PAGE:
The Holberg Prize conferred upon Professor Cass Sunstein

The Holberg Prize for 2018 was conferred upon Harvard Law Professor Cass Sunstein by HRH Crown Prince Haakon of Norway. The Nils Klim Prize to Nordic scholars under the age of 35 was conferred upon Associate Professor Francesca R. Jensenius.

Holbergprisen 2018
Professor Cass Sunstein and Chair of the Holberg Board Sigmund Grønmo arrive the University Aula.
Eivind Senneset

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At a prestigious award ceremony in the University Aula in Bergen, Professor Cass Sunstein received the international research award from HRH Crown Prince Haakon of Norway.

The Holberg Prize is worth NOK 6 million (approx. USD 740,000) and is awarded annually for outstanding contributions to research in the arts and humanities, social sciences, law or theology.

“I am more honored than I can say to receive the Holberg Prize,” said the Laureate. “Of course, the Prize is shared with terrific coauthors, colleagues, teachers, students, friends, and family. It is both an honor and a joy to pay tribute to them right now.”

Supporting human dignity through deliberation
Sunstein will receive the Holberg Prize for his wide-ranging, original, prolific and highly influential research. Not only has his research redefined several academic fields; it has also had a far-reaching impact on public policy. His scholarship spans several major areas: constitutional law and democratic theory, behavioral economics and public policy, legal theory and jurisprudence, administrative law, and the regulation of risk.  In particular, Sunstein’s academic work has reshaped our understanding of the relationship between the modern regulatory state and constitutional law.

In his acceptance speech, Sunstein recounted how he—while working on constitutional law in the early 1980s—saw a pattern with respect to legal doctrines and such considerations as equality, liberty, property, religion and freedom of speech: “There was a single foundation for each and every one of them,” said the Laureate, “Whenever burdens are to be imposed, or benefits to be given, it must be for some public-regarding reason. In other words, government must offer an intelligible justification for hurting or helping people.”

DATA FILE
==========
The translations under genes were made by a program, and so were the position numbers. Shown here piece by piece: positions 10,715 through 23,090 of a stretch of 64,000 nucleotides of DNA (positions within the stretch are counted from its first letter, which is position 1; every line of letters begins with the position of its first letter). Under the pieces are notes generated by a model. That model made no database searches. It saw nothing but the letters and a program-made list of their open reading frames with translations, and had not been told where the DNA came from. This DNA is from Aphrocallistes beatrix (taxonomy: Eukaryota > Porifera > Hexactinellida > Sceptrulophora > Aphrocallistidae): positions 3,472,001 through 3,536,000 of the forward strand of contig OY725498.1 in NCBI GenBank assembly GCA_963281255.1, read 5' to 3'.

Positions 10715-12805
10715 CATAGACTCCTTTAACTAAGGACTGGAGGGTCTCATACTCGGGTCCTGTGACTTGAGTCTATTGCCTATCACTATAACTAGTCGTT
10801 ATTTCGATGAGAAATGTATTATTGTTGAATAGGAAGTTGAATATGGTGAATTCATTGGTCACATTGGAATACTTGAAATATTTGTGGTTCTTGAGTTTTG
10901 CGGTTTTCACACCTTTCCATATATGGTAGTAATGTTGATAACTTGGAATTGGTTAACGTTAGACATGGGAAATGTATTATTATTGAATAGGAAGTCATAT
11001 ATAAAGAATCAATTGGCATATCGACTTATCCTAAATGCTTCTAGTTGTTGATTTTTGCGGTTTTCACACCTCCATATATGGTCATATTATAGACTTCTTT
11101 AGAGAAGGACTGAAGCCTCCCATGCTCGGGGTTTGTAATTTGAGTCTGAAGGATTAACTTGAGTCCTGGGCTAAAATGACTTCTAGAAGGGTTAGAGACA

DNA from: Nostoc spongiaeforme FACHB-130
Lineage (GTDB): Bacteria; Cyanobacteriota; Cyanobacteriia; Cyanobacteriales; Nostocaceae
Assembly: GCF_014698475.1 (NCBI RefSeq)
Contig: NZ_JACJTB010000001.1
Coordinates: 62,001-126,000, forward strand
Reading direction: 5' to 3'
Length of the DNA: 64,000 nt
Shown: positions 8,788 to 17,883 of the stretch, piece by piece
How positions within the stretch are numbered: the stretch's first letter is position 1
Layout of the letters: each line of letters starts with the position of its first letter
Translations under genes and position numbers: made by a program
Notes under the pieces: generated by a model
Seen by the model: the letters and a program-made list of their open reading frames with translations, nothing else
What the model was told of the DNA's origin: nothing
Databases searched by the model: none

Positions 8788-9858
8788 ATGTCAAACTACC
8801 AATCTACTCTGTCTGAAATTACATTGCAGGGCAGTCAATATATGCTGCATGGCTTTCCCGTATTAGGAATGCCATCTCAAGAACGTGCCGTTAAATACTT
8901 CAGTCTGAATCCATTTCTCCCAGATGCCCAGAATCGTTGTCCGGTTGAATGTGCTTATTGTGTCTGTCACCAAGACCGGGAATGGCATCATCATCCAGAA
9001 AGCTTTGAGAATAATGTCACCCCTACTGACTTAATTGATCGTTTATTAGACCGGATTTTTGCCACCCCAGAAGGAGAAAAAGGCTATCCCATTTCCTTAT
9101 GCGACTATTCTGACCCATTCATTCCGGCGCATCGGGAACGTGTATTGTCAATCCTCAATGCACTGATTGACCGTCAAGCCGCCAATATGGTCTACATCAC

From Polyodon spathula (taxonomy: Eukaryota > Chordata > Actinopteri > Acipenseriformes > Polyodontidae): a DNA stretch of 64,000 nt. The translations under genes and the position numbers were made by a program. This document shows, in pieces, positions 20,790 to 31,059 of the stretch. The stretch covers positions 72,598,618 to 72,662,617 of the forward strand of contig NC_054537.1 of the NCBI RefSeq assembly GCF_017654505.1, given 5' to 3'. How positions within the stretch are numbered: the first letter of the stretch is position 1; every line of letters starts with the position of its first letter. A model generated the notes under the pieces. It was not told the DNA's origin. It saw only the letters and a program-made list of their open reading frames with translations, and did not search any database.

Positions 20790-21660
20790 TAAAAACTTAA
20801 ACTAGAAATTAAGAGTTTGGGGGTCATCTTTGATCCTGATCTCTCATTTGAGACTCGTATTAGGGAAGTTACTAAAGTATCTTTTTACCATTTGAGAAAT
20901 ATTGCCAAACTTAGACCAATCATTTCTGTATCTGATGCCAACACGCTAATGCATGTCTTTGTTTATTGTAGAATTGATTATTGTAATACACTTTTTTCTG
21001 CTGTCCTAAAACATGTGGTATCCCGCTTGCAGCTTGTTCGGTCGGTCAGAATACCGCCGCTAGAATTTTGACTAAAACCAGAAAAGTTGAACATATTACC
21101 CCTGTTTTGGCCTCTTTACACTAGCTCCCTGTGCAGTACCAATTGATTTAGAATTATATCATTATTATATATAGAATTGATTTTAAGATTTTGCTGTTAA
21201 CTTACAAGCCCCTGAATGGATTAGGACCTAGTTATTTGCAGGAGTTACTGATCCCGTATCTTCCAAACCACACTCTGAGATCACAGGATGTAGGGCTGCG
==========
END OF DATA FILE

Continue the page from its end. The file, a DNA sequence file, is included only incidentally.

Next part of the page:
Sunstein described how this democratic principle connected with human dignity, equality, freedom, as well as “the deepest foundations of the world’s great constitutional orders.” “It is,” said the Laureate, “at the heart of the idea of deliberative democracy – a system of government that combines political accountability with an insistence on reason-giving.” “In deliberative democracies,” Sunstein continued, ”what matters is not power but what an earlier Holberg Laureate, Jürgen Habermas, calls ‘the forceless force of the better argument.’”

Inclusion of marginalized groups

Also today, the Nils Klim Prize was conferred upon Associate Professor Francesca R. Jensenius. The Prize is worth NOK 500,000 (approx. EUR 53,000), and is awarded annually to a Nordic researcher under the age of 35, who has made an outstanding contribution to research in the fields covered by the Holberg Prize.

Jensenius received the Prize for her research on electoral dynamics, development, and the empowerment of women and minority groups in India and elsewhere. Jensenius is Associate Professor of political science at the University of Oslo, and Senior Research Fellow at the Norwegian Institute of International Affairs.

“It is a great honor for me to be here today to receive the 2018 Nils Klim Prize,” said the Laureate in her acceptance speech. She also pointed to two important tendencies in the social sciences today: One is the data revolution—how we now have access to massive datasets from the entire world and technical tools to merge and analyze them. The other is how an increasing focus on multi-method and inter-disciplinary research makes it possible both to generalize and to gain insights from individual perspectives.